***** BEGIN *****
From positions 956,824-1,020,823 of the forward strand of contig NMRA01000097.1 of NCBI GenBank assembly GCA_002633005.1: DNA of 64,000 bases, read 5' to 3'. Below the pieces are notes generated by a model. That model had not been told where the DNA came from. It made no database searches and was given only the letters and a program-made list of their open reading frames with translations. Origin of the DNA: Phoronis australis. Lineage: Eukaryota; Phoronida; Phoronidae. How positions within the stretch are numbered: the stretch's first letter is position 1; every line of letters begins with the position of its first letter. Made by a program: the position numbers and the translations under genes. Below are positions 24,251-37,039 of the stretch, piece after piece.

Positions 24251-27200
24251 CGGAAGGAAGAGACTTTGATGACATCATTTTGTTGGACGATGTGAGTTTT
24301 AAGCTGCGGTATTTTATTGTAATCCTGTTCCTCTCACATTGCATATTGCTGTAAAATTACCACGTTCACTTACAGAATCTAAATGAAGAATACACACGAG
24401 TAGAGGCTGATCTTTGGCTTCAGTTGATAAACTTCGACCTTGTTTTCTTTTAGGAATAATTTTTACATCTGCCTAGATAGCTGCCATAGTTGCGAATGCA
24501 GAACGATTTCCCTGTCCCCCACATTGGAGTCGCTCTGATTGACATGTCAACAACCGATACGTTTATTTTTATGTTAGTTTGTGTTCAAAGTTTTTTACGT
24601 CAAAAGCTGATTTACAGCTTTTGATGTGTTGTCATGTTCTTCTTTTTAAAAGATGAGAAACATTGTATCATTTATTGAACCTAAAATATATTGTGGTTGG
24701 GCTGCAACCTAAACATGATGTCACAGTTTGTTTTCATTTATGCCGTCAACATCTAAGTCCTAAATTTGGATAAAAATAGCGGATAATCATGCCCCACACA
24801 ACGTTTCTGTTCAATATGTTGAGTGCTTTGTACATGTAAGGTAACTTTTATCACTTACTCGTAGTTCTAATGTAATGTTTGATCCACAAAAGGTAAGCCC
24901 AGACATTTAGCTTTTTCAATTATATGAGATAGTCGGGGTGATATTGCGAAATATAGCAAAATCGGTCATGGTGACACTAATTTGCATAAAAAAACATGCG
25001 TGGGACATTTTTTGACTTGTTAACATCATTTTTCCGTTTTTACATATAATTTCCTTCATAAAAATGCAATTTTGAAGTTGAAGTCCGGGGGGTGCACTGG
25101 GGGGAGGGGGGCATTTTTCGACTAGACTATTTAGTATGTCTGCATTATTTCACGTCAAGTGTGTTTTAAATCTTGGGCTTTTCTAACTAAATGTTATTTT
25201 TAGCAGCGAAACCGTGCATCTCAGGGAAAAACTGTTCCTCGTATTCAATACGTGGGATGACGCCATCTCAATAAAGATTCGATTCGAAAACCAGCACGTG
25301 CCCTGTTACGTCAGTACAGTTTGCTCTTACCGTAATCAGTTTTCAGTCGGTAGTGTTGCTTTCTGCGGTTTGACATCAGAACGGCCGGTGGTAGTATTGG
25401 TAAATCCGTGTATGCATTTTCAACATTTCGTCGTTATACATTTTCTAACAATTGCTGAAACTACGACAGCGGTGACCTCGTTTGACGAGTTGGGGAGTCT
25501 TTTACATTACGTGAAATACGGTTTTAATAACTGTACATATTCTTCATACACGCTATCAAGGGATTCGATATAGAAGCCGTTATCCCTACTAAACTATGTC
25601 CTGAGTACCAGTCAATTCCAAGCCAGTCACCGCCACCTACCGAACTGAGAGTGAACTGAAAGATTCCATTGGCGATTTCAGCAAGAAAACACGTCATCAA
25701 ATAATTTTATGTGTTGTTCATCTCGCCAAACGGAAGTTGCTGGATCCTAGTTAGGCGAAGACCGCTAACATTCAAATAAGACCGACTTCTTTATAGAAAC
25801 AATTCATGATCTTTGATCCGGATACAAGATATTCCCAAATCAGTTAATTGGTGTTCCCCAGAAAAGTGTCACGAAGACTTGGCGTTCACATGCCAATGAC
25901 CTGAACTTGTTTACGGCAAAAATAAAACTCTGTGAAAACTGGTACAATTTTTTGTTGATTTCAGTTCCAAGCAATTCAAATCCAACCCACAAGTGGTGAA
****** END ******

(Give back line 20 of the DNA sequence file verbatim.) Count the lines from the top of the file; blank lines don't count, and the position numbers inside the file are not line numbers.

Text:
25901 CTGAACTTGTTTACGGCAAAAATAAAACTCTGTGAAAACTGGTACAATTTTTTGTTGATTTCAGTTCCAAGCAATTCAAATCCAACCCACAAGTGGTGAA